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MOVIE INFO

Director:
Christopher Erskin
Cast:
Cedric the Entertainer, Vanessa L. Williams, Solange Knowles, Lil' Bow Wow, Gabby Soleil, Shannon Elizabeth, Steve Harvey, Aloma Wright
Writing Credits:
Todd R. Jones, Earl Richey Jones

Tagline:
Wrong turn in Arizona. No brakes in Colorado. Arrested in Kansas. It's the ultimate family trip.

Synopsis:
Buckle up for the wildest road trip of the year! Cedric the Entertainer leads an all star cast in this hilarious comedy adventure about a misfit family trying to survive outrageous obstacles (including each other) on a cross-country trek to their annual family reunion. Along the way, they'll battle a psycho truck driver, pick up a voodoo-loving hitchhiker, and "expose" the dangers of hot tubbing in a strange hotel. Co-starring Vanessa Williams, Bow Wow, Shannon Elizabeth and Steve Harvey, Johnson Family Vacation is packed with laughs and fueled by fun!

Box Office:
Budget
$12 million.
Opening Weekend
$9.375 million on 1317 screens.
Domestic Gross
$30.977 million.

MPAA:
Rated PG-13

DVD DETAILS
Presentation:
Widescreen 2.35:1/16x9
Fullscreen 1.33:1
Audio:
English Dolby Digital 5.1
Subtitles:
English
Spanish
Closed-captioned

Runtime: 96 min.
Price: $27.98
Release Date: 8/10/2004

Bonus:
• Audio Commentary with Director Christopher Erskin, Producers Eric C. Rhone and Paul Hall, and Actors Cedric the Entertainer and Bow Wow
• Audio Commentary with Writers Todd R. Jones and Earl Richey Jones
• Deleted Scenes and Outtakes with Optional Commentary
• “Hitting the Road with the Johnsons” Featurette
• Inside Look


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EQUIPMENT
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RELATED REVIEWS


Johnson Family Vacation (2004)

Reviewed by Colin Jacobson (August 2, 2004)

Why do I have the feeling the pitch meeting for 2004’s Johnson Family Vacation consisted of five words? “It’s Vacation - with black folks!” Cast in the Chevy Chase role, we find Cedric the Entertainer as conservative insurance executive Nate Johnson. He goes with his teen son DJ (Bow Wow) to pick up their SUV from the dealer. He wanted an 8-track player installed, but they turned it into a macked-out ride instead. Against his best judgment, he feels forced to take it because he doesn’t have time to wait.

Nate needs to transport his family from Los Angeles to Missouri for his family reunion. He competes with his brother Mack (Steve Harvey) for the “Family of the Year” trophy and his mother’s (Aloma Wright) approval. This becomes tough because he and wife Dorothy (Vanessa Williams) are on the outs and have been separated for a few months. He’s unhappy that she attends school to become a CPA, which led to their tension. Nonetheless, she agrees to come to the reunion, and in addition to DJ, they cart along teen daughter Nikki (Solange Knowles) and six-year-old girl Destiny (Gabby Soleil).

While Vacation features a father obsessed with getting his family to an amusement park. Johnson presents a dad totally focused on making sure his clan makes it to the reunion on time. The motivations are different, though. Clark Griswold wanted to achieve the perfect family vacation, while Nate just wants to top his older brother Mack. Johnson also spends more time at its destination, as the actual reunion fills the last third of the movie.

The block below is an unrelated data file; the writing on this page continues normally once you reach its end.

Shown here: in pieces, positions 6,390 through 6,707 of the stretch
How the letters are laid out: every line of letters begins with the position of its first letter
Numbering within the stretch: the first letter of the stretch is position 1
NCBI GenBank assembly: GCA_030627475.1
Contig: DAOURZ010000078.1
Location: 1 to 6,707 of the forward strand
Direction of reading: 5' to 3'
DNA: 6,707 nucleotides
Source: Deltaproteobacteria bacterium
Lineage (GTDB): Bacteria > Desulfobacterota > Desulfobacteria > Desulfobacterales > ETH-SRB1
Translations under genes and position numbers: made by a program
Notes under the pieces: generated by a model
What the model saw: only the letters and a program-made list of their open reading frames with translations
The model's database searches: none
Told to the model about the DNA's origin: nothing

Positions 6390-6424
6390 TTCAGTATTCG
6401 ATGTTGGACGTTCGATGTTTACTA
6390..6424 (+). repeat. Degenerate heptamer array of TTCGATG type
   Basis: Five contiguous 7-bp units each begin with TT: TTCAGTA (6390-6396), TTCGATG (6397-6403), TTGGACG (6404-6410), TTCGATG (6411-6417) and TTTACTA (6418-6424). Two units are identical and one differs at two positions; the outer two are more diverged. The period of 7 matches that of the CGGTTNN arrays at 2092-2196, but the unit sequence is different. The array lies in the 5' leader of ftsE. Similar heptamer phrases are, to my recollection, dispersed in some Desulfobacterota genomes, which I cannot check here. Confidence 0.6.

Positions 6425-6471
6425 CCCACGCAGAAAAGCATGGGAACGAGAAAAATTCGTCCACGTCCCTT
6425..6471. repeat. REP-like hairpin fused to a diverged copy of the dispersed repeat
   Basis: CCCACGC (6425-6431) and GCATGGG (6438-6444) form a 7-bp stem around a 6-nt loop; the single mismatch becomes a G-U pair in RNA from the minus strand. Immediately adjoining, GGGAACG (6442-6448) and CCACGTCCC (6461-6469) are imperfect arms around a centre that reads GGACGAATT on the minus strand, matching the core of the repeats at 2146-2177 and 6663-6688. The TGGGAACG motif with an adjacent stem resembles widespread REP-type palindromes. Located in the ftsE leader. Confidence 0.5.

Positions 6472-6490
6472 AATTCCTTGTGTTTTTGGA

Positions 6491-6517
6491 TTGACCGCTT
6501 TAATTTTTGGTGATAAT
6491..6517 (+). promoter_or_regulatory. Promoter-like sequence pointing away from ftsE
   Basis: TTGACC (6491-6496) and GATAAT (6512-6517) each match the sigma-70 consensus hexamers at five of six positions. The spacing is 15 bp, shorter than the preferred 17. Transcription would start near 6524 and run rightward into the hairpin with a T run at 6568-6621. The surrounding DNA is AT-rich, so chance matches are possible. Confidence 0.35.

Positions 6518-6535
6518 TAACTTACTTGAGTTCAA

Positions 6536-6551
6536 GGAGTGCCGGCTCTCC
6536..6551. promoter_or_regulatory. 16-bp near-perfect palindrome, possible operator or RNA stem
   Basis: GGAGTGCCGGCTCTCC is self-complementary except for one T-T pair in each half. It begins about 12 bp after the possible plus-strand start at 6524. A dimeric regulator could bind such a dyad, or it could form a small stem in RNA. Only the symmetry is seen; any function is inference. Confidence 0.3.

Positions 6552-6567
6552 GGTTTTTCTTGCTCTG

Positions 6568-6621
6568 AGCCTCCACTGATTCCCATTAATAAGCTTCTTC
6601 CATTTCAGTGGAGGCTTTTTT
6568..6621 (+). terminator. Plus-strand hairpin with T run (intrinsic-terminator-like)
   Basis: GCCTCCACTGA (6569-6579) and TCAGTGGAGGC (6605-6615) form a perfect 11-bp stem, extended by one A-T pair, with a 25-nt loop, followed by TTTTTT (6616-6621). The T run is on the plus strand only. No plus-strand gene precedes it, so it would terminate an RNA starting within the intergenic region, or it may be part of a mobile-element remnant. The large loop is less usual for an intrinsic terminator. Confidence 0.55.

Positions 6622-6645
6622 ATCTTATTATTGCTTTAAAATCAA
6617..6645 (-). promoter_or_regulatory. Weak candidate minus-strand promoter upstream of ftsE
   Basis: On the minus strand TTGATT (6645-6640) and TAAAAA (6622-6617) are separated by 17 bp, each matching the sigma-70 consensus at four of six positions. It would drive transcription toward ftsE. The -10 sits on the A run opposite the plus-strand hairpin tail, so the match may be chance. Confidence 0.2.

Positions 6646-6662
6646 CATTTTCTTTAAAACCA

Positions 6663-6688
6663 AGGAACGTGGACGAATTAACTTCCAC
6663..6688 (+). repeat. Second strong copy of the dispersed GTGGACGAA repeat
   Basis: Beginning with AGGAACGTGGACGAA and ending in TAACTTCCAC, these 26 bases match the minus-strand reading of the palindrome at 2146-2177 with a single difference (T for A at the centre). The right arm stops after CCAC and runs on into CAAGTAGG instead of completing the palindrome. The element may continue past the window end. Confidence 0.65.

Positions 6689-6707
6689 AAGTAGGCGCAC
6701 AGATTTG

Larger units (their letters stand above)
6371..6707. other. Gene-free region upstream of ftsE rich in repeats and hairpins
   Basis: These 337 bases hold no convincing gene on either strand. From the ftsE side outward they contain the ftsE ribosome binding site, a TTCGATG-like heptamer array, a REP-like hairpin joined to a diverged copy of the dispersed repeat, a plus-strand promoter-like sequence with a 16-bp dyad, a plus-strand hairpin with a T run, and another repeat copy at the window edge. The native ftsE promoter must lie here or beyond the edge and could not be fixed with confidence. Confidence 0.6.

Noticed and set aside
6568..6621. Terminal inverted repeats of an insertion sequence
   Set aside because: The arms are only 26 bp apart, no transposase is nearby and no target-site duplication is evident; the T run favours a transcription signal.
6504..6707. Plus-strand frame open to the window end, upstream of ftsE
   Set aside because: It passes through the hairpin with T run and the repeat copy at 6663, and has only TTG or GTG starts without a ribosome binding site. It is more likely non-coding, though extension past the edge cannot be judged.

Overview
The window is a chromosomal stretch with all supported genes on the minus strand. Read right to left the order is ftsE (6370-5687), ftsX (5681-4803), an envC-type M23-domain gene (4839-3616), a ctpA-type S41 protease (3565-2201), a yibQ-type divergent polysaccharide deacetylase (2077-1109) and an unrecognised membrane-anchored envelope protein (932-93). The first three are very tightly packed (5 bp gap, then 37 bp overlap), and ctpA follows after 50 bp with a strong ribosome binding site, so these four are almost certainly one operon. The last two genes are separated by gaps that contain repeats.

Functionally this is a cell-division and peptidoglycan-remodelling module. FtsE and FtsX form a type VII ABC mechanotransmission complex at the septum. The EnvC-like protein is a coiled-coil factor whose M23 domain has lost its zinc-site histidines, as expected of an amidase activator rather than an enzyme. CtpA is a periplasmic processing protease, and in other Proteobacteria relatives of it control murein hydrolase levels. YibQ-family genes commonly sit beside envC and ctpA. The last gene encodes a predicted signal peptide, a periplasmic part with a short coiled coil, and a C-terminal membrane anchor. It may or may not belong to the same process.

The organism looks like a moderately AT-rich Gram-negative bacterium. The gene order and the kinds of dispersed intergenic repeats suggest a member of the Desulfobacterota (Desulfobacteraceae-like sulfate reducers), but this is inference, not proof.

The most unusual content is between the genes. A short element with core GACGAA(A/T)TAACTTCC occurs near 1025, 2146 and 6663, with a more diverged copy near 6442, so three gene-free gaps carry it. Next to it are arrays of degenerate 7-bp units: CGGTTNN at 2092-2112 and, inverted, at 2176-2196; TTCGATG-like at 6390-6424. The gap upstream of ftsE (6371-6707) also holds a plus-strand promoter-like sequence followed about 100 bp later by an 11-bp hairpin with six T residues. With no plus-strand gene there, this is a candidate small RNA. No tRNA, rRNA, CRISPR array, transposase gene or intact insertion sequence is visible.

Nonetheless, the two flicks utilize exceedingly similar structures. Both open with scenes in which the dads pick up their vehicles but something goes wrong. From there, we watch their drives, both of which head across about half of the country. While the Griswolds moved from Chicago to LA, the Johnsons head from SoCal to the Midwest.

Although Vacation is a good launching point for an update, Johnson fails to improve on the earlier model or even remotely approach its pleasures. Granted, I didn’t think the Chevy Chase flick excelled. A mix of highs and lows, it offered more than a few good laughs, but a lot of its gags fell flat.

Compared to Johnson, however, Vacation felt like a piece of comedic genius. A messy mishmash of a film, Johnson barely bothered to develop a story or characters, as it worked relentlessly to assault us with jokes, most of which made little sense within the context of the tale.

Sure, Vacation also acted as little more than a loose vehicle for comedic sketches, but at least the characters demonstrated internal consistency and evolved as the story progressed. Part of that film’s fun came from the sight of Clark’s gradual breakdown. Nothing nearly as interesting shows up in Johnson, which totally sacrifices logic to push gags.

This makes it genuinely bizarre to watch, as the movie features so little continuity. When we meet Nate, we see him as extremely conservative and cautious, but we’re soon supposed to see him as someone willing to drive 88 in a 65 MPH zone and litter recklessly the whole time? Sure, since that sets up a situation that lands the entire clan in jail. Who cares that this makes no sense? It’s jokes uber alles here!

Much of the movie feels like it’s missing footage. For example, one scene goes far out of its way to set up a family visit to a “real” Indian village. However, it then immediately abandons the conceit, as the clan never goes there, and we get no explanation why.

These situations abound in Johnson, as much of the flick makes little sense. One big sequence features a battle between DJ and Nate over what music to play in the SUV, as the youngster gets frustrated that he’s stuck with his pop’s selections. However, a few minutes later, we watch DJ listening through headphones! Why not do that in the first place?

Perhaps we could forgive these sins if the movie itself was funny, but it’s far from that. Cedric occasionally almost verges on the edge of giving us something amusing, but the sentiment soon passes. He also plays Nate’s Uncle Earl, whose semi-incoherent speech nearly makes him amusing, but as with everything else, the movie beats the bit into submission and loses any mirth it once had.

Johnson Family Vacation includes some good talent, and an update of Vacation is a premise ripe for exploration. Unfortunately, the movie totally fails to exploit its potential. Instead, it pursues only the lamest of gags and suffers from thin, inconsistent characters who exist just to serve the tepid jokes. An exercise in unfunny inevitability, we see every bit approach us from a mile away, and almost none of them amuse.